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Can this technology end California's water crisis?

California is about to complete the largest water desalination plant in the Western Hemisphere. It can’t come online soon enough: the state’s four-year drought continues to plow forward, and water conservation initiatives are falling short of state goals.

But the plant is coming at a huge cost, both financially—at $1 billion, some have calculated it would cost less to simply import water—and environmentally. Desalination is highly energy intensive and carries a huge carbon footprint, though the plant’s operators say they will be buying carbon credits to offset releases.

Meanwhile, Matt O’Malley, legal and policy director for San Diego Coastkeeper, is worried discharges from the plant will harm marine life at the bottom of the ocean. He argues that before other projects like this move forward, much more scrutiny and current water use.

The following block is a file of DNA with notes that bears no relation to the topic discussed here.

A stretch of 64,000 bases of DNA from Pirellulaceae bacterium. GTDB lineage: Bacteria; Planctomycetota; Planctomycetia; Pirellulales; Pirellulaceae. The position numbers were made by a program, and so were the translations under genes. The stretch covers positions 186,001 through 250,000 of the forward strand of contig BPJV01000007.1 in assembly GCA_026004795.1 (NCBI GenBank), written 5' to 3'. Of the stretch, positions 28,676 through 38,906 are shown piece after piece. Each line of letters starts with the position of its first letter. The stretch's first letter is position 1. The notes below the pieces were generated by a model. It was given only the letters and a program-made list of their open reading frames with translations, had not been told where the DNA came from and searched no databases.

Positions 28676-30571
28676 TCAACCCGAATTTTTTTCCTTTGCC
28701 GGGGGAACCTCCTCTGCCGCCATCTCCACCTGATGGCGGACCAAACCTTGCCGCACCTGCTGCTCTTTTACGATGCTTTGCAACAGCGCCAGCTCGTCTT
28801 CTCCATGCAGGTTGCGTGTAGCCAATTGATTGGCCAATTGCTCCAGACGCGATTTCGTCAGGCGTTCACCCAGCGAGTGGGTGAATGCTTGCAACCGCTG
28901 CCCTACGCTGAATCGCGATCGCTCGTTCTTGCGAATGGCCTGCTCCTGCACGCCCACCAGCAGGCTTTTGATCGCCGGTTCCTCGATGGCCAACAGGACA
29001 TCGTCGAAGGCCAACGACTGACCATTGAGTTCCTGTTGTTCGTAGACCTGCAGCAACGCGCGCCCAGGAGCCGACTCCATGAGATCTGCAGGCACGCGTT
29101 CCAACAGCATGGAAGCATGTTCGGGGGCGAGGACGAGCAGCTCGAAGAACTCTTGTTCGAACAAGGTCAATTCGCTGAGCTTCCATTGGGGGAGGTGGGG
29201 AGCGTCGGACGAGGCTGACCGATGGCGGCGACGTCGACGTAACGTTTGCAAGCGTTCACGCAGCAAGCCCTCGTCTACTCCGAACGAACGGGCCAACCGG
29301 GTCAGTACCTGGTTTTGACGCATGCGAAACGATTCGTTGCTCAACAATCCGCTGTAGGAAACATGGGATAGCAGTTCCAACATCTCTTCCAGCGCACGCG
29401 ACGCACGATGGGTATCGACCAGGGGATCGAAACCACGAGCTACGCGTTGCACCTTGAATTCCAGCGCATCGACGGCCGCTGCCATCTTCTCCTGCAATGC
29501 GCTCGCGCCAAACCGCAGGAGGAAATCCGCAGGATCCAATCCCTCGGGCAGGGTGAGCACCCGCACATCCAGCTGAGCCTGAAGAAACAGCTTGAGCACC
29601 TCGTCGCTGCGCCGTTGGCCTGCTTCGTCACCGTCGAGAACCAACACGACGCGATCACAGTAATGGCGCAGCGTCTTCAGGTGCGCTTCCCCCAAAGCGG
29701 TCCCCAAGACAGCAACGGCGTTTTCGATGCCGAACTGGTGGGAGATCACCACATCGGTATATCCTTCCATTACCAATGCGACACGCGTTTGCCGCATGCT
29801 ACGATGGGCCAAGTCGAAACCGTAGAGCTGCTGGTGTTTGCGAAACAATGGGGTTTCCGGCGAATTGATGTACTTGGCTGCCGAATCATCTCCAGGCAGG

“Before , we ‘re going to create sacrifice zones in the ocean, we better make sure that the water source we’re implementing is needed.”

Fusion’s Tim Pool visited the plant, and talked to some of its critics, to learn about what’s at stake.

Video Credits:
Camera/Producer: Valerie Bischoff
Video Editor: Laurie Thomas

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